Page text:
While Ukrainian forces were secretly planning a counteroffensive to expel occupying Russian soldiers from the northeastern Kharkiv region, Moscow was so certain of its hold on the territory that it began imposing Russian curriculum in local schools.

After regaining control of the land and schools in recent days, and with Moscow’s annexation plans thwarted for the time being, Ukraine said it had arrested Russian teachers who had been left behind by retreating Russian soldiers.

Moscow acknowledged the arrests of educators, but claimed they were Ukrainian collaborators, not Russian citizens. According to the department’s Telegram channel, the head of the Russian Investigative Committee, a top law enforcement body, ordered its own criminal investigation into the arrest of the teachers by the Ukrainians on Tuesday, demonstrating the Kremlin’s reality-bending claim of authority in the region.

It was unclear how many teachers Ukraine had detained, but the arrests were part of the ongoing fallout from Ukraine’s successful operation and Russia’s swift and humiliating retreat.

With the Kremlin under pressure to explain the losses and rare public assertions in Russia that the country’s military effort has been insufficient, President Vladimir Putin’s spokesman reiterated Tuesday that no general military mobilization was planned.

“At the moment, no, it’s out of the question,” spokesman Dmitry Peskov said during a press conference.

Peskov also issued a warning to Putin’s critics, including war supporters who have advocated for a general mobilization and tougher strikes on Ukraine. The Kremlin has made criticizing the war, which it refers to as a “special military operation,” illegal, and has cracked down on dissenters.

“As for other, critical points of view, this is pluralism as long as they remain within the framework of current legislation.” But the line is razor thin,” Peskov cautioned. “You have to be very careful here,” he said, adding that “Russians clearly support the president.” The mood of the group confirms this.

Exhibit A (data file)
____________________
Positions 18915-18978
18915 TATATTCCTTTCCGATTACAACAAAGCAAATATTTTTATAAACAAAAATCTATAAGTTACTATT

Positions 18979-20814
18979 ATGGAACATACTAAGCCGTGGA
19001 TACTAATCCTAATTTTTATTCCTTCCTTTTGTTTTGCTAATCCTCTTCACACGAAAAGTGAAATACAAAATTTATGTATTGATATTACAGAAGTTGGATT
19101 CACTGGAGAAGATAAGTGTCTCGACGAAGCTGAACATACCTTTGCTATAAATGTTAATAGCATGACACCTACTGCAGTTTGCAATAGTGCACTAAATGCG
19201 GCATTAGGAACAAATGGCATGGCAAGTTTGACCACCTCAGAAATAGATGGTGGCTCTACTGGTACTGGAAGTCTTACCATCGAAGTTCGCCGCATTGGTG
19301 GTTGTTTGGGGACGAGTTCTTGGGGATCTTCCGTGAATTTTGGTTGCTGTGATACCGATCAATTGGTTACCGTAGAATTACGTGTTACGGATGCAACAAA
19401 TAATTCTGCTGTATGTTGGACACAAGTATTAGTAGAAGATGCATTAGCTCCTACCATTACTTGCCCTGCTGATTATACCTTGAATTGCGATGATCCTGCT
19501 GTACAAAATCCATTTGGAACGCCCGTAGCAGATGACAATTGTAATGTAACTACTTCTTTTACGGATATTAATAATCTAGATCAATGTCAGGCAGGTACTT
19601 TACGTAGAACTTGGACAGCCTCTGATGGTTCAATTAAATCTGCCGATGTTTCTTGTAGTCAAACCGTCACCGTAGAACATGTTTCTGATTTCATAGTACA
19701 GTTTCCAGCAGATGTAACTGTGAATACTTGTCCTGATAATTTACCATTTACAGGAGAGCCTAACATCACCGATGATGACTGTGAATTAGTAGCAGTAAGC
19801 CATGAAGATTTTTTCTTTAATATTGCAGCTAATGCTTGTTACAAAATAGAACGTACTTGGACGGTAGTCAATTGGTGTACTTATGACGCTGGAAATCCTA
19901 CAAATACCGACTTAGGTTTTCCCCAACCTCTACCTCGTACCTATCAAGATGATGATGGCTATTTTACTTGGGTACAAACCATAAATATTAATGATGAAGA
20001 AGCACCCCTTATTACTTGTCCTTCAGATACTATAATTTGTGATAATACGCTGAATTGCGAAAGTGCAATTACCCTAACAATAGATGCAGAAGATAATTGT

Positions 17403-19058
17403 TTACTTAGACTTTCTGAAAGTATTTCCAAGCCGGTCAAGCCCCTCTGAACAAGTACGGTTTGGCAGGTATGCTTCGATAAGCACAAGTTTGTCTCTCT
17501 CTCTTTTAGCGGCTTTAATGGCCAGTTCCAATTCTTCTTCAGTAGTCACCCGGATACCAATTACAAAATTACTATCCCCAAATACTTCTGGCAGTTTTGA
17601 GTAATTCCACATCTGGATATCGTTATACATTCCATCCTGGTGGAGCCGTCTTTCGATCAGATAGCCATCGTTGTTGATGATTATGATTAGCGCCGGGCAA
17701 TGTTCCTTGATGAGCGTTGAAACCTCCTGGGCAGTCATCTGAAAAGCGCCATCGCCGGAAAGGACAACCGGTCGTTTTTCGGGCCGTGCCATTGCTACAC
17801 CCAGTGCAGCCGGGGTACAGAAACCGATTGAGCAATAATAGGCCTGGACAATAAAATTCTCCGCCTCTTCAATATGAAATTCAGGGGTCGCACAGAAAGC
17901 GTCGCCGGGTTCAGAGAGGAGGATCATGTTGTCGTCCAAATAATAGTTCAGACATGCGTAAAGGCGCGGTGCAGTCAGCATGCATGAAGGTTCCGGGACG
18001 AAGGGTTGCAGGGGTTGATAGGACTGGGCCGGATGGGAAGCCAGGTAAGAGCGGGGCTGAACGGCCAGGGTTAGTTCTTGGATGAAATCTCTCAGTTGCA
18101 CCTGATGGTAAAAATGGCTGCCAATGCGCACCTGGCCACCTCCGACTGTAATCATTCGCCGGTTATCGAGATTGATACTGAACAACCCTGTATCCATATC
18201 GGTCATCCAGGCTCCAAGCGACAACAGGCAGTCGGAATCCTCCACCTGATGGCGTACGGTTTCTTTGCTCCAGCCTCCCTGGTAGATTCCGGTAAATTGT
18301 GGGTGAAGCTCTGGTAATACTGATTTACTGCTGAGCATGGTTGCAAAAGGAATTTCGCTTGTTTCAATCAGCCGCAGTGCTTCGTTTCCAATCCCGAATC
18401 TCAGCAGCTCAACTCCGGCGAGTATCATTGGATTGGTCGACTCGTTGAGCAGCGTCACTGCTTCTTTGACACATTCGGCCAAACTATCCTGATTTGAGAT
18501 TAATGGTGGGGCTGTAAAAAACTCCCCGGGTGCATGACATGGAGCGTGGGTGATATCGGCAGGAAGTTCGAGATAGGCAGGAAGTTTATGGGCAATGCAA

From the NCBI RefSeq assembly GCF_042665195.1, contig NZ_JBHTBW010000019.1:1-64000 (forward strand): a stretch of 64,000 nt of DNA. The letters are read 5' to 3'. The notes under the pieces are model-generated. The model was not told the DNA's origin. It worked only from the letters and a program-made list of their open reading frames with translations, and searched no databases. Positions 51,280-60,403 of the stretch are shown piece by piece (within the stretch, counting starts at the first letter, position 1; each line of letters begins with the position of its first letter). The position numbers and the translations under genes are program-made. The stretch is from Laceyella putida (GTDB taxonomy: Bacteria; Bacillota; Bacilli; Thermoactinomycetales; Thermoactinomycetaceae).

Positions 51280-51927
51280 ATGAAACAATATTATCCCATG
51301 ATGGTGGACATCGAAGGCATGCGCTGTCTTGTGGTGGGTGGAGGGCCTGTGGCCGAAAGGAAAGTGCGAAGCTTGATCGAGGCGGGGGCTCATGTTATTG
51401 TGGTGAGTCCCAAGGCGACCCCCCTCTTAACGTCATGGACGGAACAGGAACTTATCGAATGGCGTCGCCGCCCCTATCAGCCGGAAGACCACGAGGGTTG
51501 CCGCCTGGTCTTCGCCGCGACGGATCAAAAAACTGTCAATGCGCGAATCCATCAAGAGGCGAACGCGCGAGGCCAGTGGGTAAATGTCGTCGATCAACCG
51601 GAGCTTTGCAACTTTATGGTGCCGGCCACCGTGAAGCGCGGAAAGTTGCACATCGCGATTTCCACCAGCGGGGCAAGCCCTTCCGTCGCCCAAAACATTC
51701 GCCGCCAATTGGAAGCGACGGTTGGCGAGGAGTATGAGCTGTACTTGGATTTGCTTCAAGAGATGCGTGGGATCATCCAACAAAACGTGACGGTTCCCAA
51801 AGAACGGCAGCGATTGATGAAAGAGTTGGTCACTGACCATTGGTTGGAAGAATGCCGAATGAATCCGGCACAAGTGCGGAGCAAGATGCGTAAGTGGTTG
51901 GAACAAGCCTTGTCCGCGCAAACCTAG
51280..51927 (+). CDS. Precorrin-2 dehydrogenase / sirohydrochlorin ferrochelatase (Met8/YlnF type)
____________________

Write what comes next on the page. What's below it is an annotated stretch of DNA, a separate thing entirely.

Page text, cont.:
The mood in Russia, on the other hand, has been gloomy, in stark contrast to the joy in Ukraine in recent days, as evidenced by videos of happy residents hugging Ukrainian soldiers as they swept into villages, towns, and strategic cities across the Kharkiv region.

As Kyiv reasserted control over those liberated towns and villages, the Kremlin’s plans for annexing the territory became clearer, from shaping what young Ukrainians learned in school to organizing sham referendums.

It has also revealed Russia’s unpreparedness for Ukraine’s advance, leaving behind not only sympathetic educators but also so many weapons and equipment that military experts believe Russia will now struggle even more to capture any more ground than it currently occupies.

Russia has delayed plans to hold referendums in occupied southern Ukraine, amid a slower-moving separate Ukrainian counteroffensive, which would be illegal and not recognized by the international community, but Moscow planned as a precursor to annexation.

Ukrainian Deputy Prime Minister Iryna Vereshchuk said Monday that the Russian teachers could face up to 12 years in prison for violating war laws and customs, but she did not say how many had been arrested.

Russia has recently promised hundreds of teachers’ large pay raises to go to occupied Ukraine and teach the Russian curriculum — with Russia’s take on Ukraine’s history — in the coming school year.

Russian Education Minister Sergei Kravtsov said at a meeting of Putin’s United Russia party on June 28 that Ukrainian education “must be corrected.” Teachers in the occupied southern region of Ukraine have insisted on using only Russian in class.

However, as some of Russia’s overzealous invasion and annexation plans unravel in the sixth month of the war, Putin is facing increasing domestic pressure.

The initial goals of what the Kremlin refers to as a “special military operation” were to seize Kyiv and impose a regime change. After less than two months of fighting, that failed.

Russia’s 1st Guards Tank Army, one of the most prestigious units in the Russian military, was one of the forces that withdrew from the Kharkiv region and has been “severely downgraded” after suffering “heavy casualties” earlier in the war, according to British intelligence.

“Russia’s conventional force designed to counter NATO has been severely weakened,” the intelligence agency tweeted. “It will most likely take Russia years to rebuild this capability.”